Oracle Grid Engine Creators Move to Univa

As a result, Univa will offer engineering support for current Oracle Grid Engine deployments and will release a new Univa version of the DRM by March.

Data center optimization tool provider Univa revealed Jan. 19 that the principal engineers from the Sun/Oracle Grid Engine team, including Grid Engine founder and original project owner Fritz Ferstl, have left Oracle and are joining the company.
As a result, Univa will now offer engineering support for current Oracle Grid Engine deployments and will release a new Univa version of Grid Engine before the end of the first quarter of 2011.
Oracle Grid Engine software is a distributed resource management (DRM) system that manages the distribution of users' workloads to the best available compute resources within the system. While compute resources in a typical data center have utilization rates that average only 10 percent to 25 percent, the Oracle Grid Engine can help a company increase utilization to 80, 90 or even 95 percent, Oracle said.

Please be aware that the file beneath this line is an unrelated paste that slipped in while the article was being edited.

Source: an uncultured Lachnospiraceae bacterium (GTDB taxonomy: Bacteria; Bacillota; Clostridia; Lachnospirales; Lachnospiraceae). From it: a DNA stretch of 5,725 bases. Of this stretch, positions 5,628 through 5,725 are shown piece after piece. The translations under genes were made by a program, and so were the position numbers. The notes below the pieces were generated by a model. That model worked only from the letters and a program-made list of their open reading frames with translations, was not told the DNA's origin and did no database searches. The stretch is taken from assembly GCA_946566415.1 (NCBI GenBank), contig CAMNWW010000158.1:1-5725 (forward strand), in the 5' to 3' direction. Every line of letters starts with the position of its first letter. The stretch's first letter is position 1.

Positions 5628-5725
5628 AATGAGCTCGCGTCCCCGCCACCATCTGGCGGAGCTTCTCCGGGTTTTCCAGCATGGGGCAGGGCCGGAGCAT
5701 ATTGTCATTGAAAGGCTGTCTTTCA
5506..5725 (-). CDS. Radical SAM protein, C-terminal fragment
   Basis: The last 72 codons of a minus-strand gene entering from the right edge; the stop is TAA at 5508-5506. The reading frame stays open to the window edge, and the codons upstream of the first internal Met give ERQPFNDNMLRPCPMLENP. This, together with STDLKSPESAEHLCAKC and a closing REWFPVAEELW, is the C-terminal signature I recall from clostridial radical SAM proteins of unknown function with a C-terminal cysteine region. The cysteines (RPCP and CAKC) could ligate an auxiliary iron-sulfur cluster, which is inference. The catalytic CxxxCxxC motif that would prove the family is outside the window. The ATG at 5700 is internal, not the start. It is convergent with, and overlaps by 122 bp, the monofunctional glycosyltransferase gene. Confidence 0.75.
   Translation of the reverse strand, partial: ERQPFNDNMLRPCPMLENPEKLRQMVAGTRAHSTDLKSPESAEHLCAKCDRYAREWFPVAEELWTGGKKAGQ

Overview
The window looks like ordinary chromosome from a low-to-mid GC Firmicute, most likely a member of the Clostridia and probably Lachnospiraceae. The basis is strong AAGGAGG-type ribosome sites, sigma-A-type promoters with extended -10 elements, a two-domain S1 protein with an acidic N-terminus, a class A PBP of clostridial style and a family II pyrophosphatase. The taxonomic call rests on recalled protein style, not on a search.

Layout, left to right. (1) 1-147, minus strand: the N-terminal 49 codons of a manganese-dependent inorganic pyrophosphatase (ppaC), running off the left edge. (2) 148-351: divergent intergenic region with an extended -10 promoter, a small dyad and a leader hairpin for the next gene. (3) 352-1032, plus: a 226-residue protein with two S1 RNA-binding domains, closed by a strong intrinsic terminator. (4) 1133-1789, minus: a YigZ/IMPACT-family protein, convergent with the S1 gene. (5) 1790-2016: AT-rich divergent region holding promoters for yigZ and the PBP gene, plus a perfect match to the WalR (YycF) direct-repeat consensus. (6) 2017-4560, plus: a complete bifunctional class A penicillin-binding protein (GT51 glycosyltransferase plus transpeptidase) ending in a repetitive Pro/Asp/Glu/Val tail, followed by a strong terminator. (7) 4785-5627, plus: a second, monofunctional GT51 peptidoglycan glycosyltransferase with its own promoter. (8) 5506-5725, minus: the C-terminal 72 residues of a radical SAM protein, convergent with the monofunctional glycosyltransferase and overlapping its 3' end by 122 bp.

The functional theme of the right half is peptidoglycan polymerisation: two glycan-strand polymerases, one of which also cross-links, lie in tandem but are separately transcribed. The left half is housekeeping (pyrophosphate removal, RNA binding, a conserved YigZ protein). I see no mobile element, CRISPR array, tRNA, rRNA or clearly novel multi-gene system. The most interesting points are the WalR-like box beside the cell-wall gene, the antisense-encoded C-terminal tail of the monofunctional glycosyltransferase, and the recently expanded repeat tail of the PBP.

This significant improvement comes from the intelligent distribution of workload to the most appropriate available resources.
When users submit their work to Oracle Grid Engine as jobs, the software monitors the current state of all resources in the cluster and is able to assign these jobs to the best-suited resources. Oracle Grid Engine gives administrators both the flexibility to accurately model their computing environments as resources and to translate business rules into policies that govern the use of those resources, Oracle said.
"Combining the Grid Engine and Univa technology offerings was a once-in-a-lifetime opportunity that the new Univa EMEA team and I just couldn't miss," Ferstl said. "Now we'll be able to interact with and serve users worldwide investigating and understanding their data center optimization needs."
Lisle, Ill.-based Univa will concentrate on improving the Grid Engine for technical computing and HPC use cases in addition to promoting the continuity of the Grid Engine open-source community, Univa said.
Like Oracle's, Univa's products are used by Global 2500 companies.
An Oracle spokeswoman declined to comment.

Chris Preimesberger

Chris J. Preimesberger

Chris J. Preimesberger is Editor-in-Chief of eWEEK and responsible for all the publication's coverage. In his 13 years and more than 4,000 articles at eWEEK, he has distinguished himself in reporting...